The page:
Affiliate Disclosure
If you buy through our links, we may get a commission. Read our ethics policy.

Apple Watch infringes Masimo pulse oximetry patent, rules judge

The International Trade Commission (ITC) has backed medical firm Masimo in its case alleging patent infringement in the blood oxygen sensors of the Apple Watch.

Masimo's complaint with the ITC followed its 2020 lawsuit against Apple over the same accusation. The filing with the ITC was then in June 2021, and the aim in both cases is to see a ban on the Apple Watch Series 6 and later.

The number of specific patents concerned varies between the lawsuit and the ITC complaint. The ITC judge has ruled that Apple violated Section 337 of the Tariff Act of 1930 by infringing on one of Masimo's patents.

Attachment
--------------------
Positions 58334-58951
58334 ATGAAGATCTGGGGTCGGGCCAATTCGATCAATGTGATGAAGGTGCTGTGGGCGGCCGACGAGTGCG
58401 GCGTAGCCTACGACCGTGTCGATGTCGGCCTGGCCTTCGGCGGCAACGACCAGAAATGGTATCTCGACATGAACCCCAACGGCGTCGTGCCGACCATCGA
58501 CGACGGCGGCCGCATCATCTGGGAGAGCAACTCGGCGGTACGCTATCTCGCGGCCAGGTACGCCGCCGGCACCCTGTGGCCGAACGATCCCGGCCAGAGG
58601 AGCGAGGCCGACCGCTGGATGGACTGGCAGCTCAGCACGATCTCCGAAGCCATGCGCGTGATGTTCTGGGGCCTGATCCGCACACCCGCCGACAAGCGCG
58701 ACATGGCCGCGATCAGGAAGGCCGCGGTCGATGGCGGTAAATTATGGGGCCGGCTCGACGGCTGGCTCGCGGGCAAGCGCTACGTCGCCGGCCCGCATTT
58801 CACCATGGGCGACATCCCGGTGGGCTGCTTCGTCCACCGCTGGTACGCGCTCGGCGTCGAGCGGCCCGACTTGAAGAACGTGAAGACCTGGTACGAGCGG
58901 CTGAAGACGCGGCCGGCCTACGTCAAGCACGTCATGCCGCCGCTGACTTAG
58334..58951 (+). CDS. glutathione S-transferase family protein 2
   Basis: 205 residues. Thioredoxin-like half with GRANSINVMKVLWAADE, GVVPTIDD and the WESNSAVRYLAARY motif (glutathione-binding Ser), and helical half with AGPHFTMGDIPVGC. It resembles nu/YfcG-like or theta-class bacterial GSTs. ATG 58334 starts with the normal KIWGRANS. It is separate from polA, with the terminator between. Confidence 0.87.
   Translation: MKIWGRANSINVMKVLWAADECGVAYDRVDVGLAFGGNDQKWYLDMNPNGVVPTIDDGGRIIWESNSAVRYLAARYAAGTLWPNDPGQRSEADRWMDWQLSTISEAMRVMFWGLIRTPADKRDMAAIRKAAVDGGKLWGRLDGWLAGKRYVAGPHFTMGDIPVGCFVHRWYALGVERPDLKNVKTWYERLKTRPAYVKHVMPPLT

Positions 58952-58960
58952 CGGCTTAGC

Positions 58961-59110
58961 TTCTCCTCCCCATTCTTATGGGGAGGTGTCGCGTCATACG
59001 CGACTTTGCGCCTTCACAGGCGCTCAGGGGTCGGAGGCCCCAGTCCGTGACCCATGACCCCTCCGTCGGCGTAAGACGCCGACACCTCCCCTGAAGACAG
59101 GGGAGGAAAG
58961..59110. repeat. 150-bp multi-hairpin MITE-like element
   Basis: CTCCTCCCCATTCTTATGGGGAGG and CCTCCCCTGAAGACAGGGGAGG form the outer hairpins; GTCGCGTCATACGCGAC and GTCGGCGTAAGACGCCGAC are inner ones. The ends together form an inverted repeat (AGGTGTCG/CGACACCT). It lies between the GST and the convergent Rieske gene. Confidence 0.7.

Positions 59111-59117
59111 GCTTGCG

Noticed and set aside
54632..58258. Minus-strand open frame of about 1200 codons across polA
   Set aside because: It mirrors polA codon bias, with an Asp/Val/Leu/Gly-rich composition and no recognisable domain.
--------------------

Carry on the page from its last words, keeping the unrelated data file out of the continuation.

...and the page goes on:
"We are happy that the ALJ recognized Apple's infringement of Masimo's pulse oximetry technology and took this critical first step toward accountability," Joe Kiani, Masimo CEO wrote in a statement sent to AppleInsider. "Today's decision should help restore fairness in the market. Apple has similarly infringed on other companies' technologies, and we believe today's ruling exposes Apple as a company that takes other companies' innovations and repackages them."

In a statement to Reuters, an Apple spokesperson said that "We respectfully disagree with today's decision, and look forward to a full review by the Commission."

It's in that full review that the ITC will now consider a ban on the Apple Watch.

Masimo is not the only company pressing for a ban over the Apple Watch's health features allegedly infringing on other firms' patents. The ITC has previously also backed AliveCor's allegation that Apple infringed on its ECG technology.